“With the three letters you picked in the previous learning activity, you will now have to sketch each of these in 4 main font families.
Please pick 2 serif and 2 sans-serif families.
Present your work on the reflective journal and describe why you picked the 4 fonts. Also, please explain what the main difference is between them.”
1. Times New Roman
This font was created by Victor Lardent in 1931, and is probably one of the most well-known fonts using serif.
The font has often been used as a default font in many applications in MS Windows.
It was originally made famous by the newspaper ‘The Times’, and was used in their paper for 40 years.
Times New Roman is inspired by Plantin.
I really love the classic look of this font, and I truly believe it’ll never disappear.
This is a suite typeface with serif, that comes with several Microsoft Operating Systems. It was designed by John Hudson, who started the development of the font in 2003.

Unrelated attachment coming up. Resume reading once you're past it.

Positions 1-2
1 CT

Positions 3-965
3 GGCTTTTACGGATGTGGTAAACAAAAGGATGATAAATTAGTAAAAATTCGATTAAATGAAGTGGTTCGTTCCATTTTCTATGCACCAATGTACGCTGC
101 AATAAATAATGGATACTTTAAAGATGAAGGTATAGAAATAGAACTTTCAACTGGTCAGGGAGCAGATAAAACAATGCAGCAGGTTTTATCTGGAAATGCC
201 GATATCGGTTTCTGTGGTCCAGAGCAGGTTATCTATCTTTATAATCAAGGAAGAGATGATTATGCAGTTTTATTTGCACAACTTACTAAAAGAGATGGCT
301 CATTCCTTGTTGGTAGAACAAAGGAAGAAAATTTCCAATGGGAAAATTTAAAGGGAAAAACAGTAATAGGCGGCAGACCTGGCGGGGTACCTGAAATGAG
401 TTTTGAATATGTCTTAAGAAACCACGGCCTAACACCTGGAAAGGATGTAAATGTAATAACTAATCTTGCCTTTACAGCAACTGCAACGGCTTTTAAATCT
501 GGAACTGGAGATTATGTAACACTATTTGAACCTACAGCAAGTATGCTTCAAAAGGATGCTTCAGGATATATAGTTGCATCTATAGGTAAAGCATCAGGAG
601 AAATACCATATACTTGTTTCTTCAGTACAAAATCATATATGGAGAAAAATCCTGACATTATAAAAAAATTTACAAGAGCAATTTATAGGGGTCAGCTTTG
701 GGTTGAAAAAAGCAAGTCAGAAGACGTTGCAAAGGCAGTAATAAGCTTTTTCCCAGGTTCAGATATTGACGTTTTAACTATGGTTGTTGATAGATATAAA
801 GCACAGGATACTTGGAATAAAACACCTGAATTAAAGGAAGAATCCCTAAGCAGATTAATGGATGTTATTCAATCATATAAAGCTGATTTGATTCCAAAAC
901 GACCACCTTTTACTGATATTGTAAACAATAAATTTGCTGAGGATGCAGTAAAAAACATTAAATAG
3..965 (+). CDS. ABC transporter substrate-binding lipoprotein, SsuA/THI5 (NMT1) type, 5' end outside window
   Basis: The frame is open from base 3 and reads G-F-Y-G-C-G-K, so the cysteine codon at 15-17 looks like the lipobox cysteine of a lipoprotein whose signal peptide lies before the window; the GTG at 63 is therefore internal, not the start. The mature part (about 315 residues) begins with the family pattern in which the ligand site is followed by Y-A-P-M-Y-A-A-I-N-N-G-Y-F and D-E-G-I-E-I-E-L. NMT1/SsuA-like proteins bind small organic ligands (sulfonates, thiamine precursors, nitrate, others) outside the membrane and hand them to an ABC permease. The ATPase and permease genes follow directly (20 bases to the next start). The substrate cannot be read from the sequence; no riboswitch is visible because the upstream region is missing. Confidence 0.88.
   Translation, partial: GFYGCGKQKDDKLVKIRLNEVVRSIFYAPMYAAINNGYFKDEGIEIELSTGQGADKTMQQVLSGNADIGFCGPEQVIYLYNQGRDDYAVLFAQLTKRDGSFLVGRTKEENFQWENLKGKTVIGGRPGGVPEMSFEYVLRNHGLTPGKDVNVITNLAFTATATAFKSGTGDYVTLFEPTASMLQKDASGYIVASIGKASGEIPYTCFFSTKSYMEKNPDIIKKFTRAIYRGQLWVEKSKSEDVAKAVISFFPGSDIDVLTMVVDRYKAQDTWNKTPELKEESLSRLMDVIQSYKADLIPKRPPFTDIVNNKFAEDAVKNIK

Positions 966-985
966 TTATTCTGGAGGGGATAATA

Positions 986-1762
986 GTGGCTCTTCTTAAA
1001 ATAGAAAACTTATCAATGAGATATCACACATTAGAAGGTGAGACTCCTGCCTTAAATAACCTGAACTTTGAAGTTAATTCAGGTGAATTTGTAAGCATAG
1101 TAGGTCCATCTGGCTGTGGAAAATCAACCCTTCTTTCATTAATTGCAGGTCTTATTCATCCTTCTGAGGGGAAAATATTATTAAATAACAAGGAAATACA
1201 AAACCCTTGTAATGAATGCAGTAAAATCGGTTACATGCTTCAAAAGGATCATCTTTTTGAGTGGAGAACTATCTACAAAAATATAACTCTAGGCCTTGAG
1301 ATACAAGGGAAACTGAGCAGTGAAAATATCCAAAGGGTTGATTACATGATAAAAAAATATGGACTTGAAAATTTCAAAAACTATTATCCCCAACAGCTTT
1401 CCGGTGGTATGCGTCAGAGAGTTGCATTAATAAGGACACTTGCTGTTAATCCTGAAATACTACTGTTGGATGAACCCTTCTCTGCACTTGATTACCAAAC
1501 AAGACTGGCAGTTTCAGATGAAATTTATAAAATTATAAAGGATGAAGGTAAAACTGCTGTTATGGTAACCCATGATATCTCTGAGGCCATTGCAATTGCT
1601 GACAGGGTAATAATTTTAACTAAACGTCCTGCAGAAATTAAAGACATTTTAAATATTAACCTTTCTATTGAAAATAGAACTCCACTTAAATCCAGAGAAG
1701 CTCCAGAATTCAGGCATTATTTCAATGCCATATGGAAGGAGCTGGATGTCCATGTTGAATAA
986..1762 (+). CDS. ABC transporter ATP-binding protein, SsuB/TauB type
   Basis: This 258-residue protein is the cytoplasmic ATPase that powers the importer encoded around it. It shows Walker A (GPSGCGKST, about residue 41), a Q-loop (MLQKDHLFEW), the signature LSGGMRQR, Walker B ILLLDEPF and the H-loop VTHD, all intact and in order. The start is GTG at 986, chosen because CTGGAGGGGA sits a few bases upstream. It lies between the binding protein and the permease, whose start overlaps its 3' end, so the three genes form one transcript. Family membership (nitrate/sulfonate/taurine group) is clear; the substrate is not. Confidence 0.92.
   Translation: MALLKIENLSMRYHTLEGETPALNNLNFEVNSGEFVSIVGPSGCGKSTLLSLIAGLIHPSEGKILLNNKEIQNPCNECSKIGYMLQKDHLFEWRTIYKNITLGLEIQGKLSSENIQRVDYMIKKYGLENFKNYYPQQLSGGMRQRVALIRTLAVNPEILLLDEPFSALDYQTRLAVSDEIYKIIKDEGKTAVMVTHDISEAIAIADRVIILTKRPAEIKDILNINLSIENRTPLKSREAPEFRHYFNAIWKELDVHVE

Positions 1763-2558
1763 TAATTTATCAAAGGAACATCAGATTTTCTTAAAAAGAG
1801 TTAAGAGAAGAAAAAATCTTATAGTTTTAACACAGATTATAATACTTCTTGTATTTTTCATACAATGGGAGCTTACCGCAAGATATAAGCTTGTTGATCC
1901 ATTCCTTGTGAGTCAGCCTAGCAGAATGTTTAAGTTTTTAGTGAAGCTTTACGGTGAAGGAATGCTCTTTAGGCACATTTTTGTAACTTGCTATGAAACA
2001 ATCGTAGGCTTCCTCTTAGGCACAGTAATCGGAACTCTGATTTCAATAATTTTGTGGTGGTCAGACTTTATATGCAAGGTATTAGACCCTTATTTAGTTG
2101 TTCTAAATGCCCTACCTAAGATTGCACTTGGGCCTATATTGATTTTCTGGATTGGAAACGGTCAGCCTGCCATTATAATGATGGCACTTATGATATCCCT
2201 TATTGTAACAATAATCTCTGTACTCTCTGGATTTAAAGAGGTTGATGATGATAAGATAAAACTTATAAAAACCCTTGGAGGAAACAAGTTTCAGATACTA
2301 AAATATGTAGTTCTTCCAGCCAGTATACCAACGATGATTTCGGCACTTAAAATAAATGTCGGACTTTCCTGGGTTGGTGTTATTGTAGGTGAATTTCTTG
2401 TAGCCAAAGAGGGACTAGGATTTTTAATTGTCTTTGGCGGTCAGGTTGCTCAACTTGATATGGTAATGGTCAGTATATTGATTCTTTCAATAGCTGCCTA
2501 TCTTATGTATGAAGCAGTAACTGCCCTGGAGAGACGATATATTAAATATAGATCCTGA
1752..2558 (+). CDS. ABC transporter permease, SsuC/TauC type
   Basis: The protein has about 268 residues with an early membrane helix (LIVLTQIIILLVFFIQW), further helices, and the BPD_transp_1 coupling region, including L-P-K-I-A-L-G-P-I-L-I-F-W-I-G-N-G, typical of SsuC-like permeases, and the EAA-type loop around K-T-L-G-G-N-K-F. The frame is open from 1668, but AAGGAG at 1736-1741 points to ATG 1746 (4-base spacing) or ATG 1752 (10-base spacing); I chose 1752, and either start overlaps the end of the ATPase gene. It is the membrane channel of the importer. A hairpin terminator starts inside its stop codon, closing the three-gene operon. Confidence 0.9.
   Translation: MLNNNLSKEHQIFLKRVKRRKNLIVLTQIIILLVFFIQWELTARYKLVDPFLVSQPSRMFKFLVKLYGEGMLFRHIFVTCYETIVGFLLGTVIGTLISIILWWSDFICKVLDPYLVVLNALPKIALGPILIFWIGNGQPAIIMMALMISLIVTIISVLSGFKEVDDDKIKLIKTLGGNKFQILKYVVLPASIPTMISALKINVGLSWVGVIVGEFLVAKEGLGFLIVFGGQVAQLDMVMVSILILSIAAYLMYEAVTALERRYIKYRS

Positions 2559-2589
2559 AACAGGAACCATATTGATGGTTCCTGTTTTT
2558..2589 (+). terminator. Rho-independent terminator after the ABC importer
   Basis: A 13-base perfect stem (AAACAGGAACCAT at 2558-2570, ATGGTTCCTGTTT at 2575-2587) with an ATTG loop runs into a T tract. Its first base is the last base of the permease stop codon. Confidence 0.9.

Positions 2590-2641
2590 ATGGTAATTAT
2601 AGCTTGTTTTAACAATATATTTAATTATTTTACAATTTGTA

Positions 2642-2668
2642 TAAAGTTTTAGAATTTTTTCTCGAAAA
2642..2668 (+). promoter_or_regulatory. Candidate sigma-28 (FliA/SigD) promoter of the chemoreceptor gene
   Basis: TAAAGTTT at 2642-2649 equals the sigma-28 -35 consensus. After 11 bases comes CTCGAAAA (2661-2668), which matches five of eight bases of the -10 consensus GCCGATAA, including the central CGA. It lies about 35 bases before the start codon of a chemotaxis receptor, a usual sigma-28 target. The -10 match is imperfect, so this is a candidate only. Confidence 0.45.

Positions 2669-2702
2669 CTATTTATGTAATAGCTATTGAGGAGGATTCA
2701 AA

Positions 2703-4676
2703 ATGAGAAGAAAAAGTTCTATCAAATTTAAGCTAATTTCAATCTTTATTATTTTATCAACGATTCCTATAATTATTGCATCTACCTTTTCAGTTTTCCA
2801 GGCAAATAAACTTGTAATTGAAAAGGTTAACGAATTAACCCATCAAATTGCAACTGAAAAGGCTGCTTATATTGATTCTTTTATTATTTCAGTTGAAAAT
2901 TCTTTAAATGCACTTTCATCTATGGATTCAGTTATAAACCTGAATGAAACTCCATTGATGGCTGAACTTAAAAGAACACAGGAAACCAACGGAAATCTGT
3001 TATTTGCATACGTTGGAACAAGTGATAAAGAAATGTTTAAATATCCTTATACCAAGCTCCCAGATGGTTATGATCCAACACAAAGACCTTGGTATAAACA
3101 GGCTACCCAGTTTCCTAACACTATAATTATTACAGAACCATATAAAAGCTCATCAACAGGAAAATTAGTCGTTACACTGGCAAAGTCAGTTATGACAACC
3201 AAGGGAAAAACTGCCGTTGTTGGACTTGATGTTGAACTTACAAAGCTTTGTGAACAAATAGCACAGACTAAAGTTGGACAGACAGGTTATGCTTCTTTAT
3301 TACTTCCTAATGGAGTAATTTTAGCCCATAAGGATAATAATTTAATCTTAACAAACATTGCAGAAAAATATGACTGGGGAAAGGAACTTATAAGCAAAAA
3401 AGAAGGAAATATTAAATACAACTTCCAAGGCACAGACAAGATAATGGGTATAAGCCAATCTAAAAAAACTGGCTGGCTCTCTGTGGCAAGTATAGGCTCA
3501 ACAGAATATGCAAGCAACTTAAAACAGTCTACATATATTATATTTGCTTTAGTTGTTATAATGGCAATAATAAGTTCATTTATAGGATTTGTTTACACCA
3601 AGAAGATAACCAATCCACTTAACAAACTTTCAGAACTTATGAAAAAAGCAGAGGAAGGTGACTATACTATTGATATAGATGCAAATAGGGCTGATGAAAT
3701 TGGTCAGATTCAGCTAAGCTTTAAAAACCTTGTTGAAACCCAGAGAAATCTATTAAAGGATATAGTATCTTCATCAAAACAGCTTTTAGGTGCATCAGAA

Constantina is featured in Microsoft ClearType collection.
This collection was created to improve the reading experience in Microsoft for Windows Vista and MS Office 2007.
This is also why I like this font. It’s highly readable, both in capital and lowercase letters. It also has some sharp serif, which gives it a bit more edge, than the Times New Roman font.
This font is a humanist sans-serif typeface. It was designed by Matthew Carter for the Microsoft Corporation, and released in 1996.
It was designed to be readable in a small size on the computer screen.
The font is pretty similar to other sans-serif fonts.
Helvetica was developed in 1957 in Switzerland by the typeface designer Max Miedinger, and Eduard Hoffman.
The font is classified as a neo-grotesque sans-serif.
Helvetica is among the most widely used sans-serif typefaces, and it exists in several alphabets and scripts, such as Latin, Hebrew, Greek and more.
In my opinion, the font has a bold feeling to it, even in a smaller size.
This was a surprisingly hard task, as I had a hard time finding the information I needed on main families in typography.
I’ve read everything in the curriculum that we were supposed to read, and I’ve done research on Wikipedia and Google.
I think I need to read the curriculum again…
Next entry – Digital Letters